New Life Stories is a charity which helps incarcerated mothers in prison stay connected to their children.
Salma (not her real name) is one such beneficiary from the programme. Salma was imprisoned for approximately 5 years for drug trafficking in 2010. Her husband was also incarcerated. 2 relatives took care of Salma’s children who were aged between 20 months and 10 years old. For the first 4 years of imprisonment, Salma had little news of her children. She only saw them 3 times during that period.
Volunteers from New Life Stories visited her regularly and updated her with happenings in her children’s lives. Volunteers even taught her to read children’s stories which they recorded and sent to her children.
The charity has helped many women like Salma who:
- Are divorced;
- Are unmarried;
- Have no contact with the other parent; or
- Have husbands in jail.
Many of these women are jailed for drug-related offences. More often than not, the grandparents are the ones who look after the children while the women are incarcerated.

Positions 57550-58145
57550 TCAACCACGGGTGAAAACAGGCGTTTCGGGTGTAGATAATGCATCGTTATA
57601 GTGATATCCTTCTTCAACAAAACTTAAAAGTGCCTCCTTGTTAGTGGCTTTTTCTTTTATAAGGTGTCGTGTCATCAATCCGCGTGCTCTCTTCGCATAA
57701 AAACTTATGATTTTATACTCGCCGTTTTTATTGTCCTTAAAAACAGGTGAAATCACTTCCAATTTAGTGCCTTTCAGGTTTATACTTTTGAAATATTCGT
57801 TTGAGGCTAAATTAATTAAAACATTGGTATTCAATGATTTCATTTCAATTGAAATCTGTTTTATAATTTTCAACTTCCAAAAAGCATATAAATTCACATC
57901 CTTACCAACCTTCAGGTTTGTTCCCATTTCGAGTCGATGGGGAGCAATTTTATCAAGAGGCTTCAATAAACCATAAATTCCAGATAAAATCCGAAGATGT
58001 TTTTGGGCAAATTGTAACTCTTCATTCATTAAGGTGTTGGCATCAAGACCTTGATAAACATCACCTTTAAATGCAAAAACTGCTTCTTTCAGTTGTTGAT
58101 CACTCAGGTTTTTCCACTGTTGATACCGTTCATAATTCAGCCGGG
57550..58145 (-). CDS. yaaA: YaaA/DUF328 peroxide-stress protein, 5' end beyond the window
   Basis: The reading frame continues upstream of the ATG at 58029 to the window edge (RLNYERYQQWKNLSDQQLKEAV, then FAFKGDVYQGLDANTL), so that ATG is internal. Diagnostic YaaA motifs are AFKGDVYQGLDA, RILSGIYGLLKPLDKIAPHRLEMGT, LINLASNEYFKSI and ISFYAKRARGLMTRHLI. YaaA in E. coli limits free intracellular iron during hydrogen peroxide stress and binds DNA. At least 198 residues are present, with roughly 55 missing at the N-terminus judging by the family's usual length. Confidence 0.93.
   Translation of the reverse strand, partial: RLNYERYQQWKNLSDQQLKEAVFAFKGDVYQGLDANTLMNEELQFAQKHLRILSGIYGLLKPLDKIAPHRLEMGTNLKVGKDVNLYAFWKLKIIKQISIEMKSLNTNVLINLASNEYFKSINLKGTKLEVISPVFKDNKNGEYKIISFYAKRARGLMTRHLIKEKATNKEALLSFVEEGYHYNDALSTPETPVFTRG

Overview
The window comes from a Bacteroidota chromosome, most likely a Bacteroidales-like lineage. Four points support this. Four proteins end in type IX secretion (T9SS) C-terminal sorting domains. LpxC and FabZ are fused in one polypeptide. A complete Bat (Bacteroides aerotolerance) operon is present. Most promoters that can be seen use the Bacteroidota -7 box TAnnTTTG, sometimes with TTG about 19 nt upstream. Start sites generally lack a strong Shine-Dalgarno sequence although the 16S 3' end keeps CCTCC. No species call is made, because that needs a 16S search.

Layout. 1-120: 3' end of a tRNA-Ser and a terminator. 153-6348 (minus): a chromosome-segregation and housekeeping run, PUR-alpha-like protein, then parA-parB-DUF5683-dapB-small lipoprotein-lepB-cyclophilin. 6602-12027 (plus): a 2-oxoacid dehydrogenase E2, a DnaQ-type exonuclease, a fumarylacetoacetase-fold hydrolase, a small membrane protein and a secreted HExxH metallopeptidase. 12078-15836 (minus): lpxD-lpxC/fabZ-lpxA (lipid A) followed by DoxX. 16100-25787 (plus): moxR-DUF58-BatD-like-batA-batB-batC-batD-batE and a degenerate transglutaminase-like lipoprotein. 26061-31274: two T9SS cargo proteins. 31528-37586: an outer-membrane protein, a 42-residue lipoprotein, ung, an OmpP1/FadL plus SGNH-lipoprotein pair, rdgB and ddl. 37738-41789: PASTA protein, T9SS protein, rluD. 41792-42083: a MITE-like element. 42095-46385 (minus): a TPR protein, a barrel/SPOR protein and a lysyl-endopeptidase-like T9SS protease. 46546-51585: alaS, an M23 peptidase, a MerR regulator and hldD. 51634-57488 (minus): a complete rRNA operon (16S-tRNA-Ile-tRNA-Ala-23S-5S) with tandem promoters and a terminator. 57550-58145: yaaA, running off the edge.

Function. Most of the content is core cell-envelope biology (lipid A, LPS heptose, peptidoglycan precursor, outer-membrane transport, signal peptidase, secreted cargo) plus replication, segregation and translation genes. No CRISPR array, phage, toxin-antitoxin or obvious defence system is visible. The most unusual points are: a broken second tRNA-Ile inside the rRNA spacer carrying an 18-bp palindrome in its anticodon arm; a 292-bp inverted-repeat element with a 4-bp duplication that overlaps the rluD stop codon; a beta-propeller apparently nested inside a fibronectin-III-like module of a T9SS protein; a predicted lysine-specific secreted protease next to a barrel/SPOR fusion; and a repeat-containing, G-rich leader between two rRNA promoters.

Salma’s child said of Salma: “I missed her. At times, I forgot what she looked like so I imagined (her appearance). My younger sister always asked me, where’s mother? I explained to her that she’s in prison but she did not understand.”
According to co-founder Saleemah Ismail, the charity was formed to “heal strained ties between mother and child” with the hope that “this would help the women to change for the better and stay out of trouble.”
Other than helping the incarcerated mothers reconnect with their children, volunteers would visit the children to read to them in the hope of helping them pick up the English language. They would also teach the children positive values.
See: Theresa Tan, “Connecting mums in jail with their kids”, The Straits Times, 27 November 2016
Children of Incarcerated Parents Singapore
In my years as a divorce lawyer in Singapore, I have represented incarcerated parents who do not have access to their children. Many of them are genuinely concerned about their children and blame themselves for not being able to care for them.
While it is impossible for such parents to have care and control of their children, it may not be a bad thing for them to have regular and reasonable access to their children provided that they are genuinely interested in the well-being of their children. After all, parents will always be parents. They are a part of the child’s life and it is healthy for children of incarcerated parents in Singapore to get to know their parents.
On a final note, the charity may wish to extend the goodwill to fathers in the future.
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